With the pros and cons of having non-executive directors in companies, it is generally accepted that their independent judgment and unbiased opinions play the most useful role in strategic formulation.

Is a non-executive director a real director?

From a technical and even legal standpoint, a non-executive director has as much responsibility as an executive director.

It’s just that because the signing of contracts and the entering of agreements are usually signed and endorsed by active directors, executive directors are often viewed as having responsibility.

And rightly so.

Because they are not part of operations, and thus do not enter into contracts, they avoid having to take responsibility for the mistakes that a company makes.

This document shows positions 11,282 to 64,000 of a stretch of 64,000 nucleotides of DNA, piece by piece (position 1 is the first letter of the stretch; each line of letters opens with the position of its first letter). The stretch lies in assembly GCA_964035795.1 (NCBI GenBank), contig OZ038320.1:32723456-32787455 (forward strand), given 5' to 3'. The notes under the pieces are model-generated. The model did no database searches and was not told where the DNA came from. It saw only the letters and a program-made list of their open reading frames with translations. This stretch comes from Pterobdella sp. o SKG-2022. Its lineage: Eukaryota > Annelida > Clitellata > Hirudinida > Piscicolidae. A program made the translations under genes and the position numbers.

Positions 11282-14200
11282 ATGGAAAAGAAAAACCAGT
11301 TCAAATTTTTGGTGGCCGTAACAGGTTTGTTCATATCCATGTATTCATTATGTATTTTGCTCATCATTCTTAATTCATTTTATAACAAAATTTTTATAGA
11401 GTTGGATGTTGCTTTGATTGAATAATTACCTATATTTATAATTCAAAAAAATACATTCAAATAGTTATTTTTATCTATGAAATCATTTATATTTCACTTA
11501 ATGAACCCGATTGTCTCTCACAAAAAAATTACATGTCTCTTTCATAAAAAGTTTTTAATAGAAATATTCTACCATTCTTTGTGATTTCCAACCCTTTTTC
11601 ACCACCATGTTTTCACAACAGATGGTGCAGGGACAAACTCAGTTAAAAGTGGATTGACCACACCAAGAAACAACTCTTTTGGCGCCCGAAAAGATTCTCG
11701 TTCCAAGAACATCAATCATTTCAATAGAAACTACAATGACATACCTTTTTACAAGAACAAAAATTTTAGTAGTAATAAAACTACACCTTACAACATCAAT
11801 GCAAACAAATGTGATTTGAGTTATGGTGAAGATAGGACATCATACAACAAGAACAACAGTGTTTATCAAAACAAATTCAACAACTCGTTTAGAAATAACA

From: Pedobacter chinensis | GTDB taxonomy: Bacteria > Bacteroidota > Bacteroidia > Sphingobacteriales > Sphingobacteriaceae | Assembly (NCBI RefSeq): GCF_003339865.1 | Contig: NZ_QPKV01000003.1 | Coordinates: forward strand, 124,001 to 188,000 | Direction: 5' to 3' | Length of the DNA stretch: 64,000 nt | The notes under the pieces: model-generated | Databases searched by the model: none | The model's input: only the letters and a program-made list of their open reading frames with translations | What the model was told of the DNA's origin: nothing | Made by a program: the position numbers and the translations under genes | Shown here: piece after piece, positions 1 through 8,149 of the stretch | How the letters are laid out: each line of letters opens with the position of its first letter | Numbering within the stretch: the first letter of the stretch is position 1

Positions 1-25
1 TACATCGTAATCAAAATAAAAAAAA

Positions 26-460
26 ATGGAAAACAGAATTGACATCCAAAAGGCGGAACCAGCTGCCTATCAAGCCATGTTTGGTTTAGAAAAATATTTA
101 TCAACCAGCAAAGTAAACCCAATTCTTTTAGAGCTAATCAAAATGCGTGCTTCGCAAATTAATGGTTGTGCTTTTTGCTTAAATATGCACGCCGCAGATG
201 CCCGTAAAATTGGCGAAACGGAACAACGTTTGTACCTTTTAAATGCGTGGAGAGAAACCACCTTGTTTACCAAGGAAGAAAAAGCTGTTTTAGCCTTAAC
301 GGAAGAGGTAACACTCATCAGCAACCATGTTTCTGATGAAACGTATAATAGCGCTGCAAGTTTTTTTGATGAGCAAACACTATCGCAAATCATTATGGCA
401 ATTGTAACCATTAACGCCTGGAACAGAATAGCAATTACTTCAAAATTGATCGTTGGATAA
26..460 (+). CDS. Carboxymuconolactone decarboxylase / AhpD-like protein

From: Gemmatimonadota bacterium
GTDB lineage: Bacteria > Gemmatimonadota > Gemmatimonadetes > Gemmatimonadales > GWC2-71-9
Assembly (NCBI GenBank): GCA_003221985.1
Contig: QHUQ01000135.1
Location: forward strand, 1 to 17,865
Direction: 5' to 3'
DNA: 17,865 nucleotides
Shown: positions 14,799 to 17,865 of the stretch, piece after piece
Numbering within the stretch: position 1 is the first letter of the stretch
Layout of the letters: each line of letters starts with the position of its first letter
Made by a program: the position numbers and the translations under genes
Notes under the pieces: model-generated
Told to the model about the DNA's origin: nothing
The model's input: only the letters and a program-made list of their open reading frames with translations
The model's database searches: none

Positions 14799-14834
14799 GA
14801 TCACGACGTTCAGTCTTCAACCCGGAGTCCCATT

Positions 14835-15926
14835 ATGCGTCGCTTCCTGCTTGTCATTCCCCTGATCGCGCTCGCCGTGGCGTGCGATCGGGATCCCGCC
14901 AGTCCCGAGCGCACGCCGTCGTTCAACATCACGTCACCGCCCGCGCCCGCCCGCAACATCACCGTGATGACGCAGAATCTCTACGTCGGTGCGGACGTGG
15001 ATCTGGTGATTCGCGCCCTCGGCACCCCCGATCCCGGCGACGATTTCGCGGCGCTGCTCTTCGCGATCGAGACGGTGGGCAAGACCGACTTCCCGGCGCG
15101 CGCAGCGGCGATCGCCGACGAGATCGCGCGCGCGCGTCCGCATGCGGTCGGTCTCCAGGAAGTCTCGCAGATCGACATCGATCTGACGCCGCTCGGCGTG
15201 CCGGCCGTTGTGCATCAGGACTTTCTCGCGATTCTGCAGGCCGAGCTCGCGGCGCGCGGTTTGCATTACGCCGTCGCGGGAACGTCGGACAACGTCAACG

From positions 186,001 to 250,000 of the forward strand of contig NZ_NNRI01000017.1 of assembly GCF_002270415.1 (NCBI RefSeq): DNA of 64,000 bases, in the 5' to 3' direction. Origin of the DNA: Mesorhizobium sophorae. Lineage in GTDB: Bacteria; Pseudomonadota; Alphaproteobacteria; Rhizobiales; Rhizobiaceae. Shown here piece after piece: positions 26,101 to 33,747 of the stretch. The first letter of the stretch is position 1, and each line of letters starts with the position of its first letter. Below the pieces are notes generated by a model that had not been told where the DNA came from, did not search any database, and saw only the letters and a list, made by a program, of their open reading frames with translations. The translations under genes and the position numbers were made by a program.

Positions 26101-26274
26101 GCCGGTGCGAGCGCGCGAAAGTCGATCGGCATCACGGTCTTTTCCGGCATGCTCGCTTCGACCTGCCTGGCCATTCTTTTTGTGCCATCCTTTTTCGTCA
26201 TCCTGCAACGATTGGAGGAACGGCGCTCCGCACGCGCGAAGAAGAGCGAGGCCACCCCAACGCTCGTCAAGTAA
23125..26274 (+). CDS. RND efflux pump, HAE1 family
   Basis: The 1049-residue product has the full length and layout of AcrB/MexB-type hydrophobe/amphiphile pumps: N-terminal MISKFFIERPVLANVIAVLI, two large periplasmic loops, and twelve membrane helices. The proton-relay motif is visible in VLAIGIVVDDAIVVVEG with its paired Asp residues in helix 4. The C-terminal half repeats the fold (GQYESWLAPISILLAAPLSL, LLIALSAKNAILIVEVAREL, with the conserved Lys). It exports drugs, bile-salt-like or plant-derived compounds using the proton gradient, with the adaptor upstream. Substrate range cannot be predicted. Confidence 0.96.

This is usually reserved for the CEO who signs them.

Saying that, they can make as much contribution to the cause as much as they would like at board meetings.

Whether their contributions are taken up is another matter altogether.

This can often be due to suggestions that are near impossible to implement as they do not know the intricate details of how operations work.

It can be both an honour and insult to be a non-executive director.

Non-executives can draw a director’s fee just like any other types of directors. But because they are not employees of the company, they do not draw a salary.

Anyone who is 18 years old and above and has full legal capacity can legally become a director.

The exceptions being when the person is an undischarged bankrupt, or that he or she is subject to automatic disqualification.